As President Obama said on the subject of his immigration moves,
"To those members of Congress who question my authority to make our immigration system work better, or question the wisdom of me acting where Congress has failed, I have one answer: pass a bill,"
Because that's how the Constitution really works. It leaves enough room in the job descriptions that one branch can go some small distance to make up for the failings of another. In the 1950s the Supreme Court compensated for Congress's inability to pass civil rights legislation, in the 1970s Congress helped balance the executive's failure to control its intelligence apparatus, and right now the presidency is counteracting the cowardice and helplessness of Congress on a lot of issues.

But Congress will never ever learn to stop the president from excessive zeal in committing troops. It's just part of the structure. I'm afraid it's up to us to get better at electing presidents. In this I feel, as I've said, that electing Obama, and the anti–Stupid Shit caucus, is a sign of real progress, though I'm disappointed by Friday's discovery that the residual US force remaining in Afghanistan after New Year will not be as non-combat as advertised,
the result of a lengthy and heated debate that laid bare the tension inside the Obama administration between two often-competing imperatives: the promise Mr. Obama made to end the war in Afghanistan, versus the demands of the Pentagon that American troops be able to successfully fulfill their remaining missions in the country.

The internal discussion took place against the backdrop of this year’s collapse of Iraqi security forces in the face of the advance of the Islamic State as well as the mistrust between the Pentagon and the White House that still lingers since Mr. Obama’s 2009 decision to “surge” 30,000 American troops to Afghanistan. Some of the president’s civilian advisers say that decision was made only because of excessive Pentagon pressure, and some military officials say it was half-baked and made with an eye to domestic politics.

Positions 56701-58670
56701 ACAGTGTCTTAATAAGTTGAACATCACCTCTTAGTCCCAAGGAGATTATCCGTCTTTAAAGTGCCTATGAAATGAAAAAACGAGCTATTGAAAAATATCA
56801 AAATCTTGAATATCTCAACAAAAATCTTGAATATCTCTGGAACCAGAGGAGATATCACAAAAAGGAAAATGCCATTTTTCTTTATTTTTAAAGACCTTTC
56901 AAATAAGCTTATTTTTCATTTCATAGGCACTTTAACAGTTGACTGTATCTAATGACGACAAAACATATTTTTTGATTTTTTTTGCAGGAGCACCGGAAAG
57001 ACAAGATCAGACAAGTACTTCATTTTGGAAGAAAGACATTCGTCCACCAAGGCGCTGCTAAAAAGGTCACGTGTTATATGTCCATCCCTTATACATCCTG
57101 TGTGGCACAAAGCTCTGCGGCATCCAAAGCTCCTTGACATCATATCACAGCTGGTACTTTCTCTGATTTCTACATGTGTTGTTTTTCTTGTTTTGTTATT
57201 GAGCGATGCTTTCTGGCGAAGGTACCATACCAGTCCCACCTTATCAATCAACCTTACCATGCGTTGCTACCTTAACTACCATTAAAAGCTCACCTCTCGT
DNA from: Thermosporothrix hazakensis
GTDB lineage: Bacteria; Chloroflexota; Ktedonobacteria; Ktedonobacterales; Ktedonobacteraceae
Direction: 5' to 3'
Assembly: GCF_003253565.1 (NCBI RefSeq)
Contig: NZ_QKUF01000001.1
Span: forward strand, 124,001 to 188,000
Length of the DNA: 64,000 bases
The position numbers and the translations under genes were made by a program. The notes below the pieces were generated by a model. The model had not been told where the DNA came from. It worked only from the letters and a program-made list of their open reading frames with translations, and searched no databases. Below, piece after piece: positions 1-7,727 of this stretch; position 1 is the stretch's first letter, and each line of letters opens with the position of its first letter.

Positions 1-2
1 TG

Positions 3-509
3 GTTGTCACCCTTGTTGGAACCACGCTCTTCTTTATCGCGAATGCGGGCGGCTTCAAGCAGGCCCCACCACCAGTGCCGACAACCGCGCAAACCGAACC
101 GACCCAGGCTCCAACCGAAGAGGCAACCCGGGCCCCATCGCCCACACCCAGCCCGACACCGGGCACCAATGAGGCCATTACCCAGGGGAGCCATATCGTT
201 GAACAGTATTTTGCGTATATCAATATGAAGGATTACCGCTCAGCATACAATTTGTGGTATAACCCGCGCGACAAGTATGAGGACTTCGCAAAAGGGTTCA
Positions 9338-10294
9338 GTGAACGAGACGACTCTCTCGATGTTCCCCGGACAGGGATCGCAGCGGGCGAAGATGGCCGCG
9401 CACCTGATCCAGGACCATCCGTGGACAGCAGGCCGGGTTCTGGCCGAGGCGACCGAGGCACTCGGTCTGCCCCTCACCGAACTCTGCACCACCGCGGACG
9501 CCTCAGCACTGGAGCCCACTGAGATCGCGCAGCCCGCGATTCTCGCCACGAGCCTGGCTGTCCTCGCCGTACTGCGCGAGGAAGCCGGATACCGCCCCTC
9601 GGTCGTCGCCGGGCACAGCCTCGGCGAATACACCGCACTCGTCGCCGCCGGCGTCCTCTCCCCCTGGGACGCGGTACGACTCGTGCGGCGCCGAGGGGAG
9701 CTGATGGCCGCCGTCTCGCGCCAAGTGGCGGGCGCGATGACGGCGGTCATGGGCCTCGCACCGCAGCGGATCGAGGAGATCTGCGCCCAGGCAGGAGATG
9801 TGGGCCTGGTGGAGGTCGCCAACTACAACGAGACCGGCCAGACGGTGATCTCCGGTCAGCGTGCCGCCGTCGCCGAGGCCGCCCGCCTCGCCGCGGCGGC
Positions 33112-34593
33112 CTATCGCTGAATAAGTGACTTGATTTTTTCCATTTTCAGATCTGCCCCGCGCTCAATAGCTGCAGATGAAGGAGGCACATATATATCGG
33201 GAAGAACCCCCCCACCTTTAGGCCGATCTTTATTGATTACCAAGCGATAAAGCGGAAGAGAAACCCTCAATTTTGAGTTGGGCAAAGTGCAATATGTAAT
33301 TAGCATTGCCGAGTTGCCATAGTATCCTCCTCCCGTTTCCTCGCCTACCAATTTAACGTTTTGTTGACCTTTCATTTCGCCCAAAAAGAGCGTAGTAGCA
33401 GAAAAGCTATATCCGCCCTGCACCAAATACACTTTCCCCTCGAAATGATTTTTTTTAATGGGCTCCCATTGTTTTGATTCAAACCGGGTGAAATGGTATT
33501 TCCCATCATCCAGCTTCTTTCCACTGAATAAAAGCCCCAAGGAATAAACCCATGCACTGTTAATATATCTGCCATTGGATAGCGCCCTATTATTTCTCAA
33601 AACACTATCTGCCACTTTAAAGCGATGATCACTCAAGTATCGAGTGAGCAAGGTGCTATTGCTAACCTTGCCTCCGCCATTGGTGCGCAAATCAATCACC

Call me old-fashioned, but I think keeping a promise is kind of important no matter how much General Dempsey (or Senator Lindsey Graham) is going to badmouth you for doing it.

Don't hear Senator Paul saying anything about that, though.*

 (Delighted, on the other hand, by the news that the House committee has been unable to find anything wrong with BENGHAZI!!! Not that it'll stop the Republicans from continuing to raise funds off the imaginary scandal. Because that's what they do.)

*Update: Also it may not be anything like as much of a departure from Obama's promise as Mazzetti and Schmidt suggest at the Times; BooMan, who has been reading the the story by Karen DeYoung and Missy Ryan for the Washington Post instead, doesn't think so, and Wapo notes that they probably can't help it, to the extent that they're there at all:
U.S. forces probably will be engaged in direct combat with the Taliban and other groups that pose a threat to them or other members of the remaining international military coalition. “Our expectation is that the Taliban and al-Qaeda will continue to directly threaten U.S. and other forces in Afghanistan,” said a senior administration official who spoke on the condition of anonymity.
It may be that the Times sources had an interest in making the "debate" seem a lot more "heated" than it actually was.


From a post I ended up not writing a month or so ago, just for perspective. Obama has never been anywhere near as unpopular as some of his predecessors were most of the time: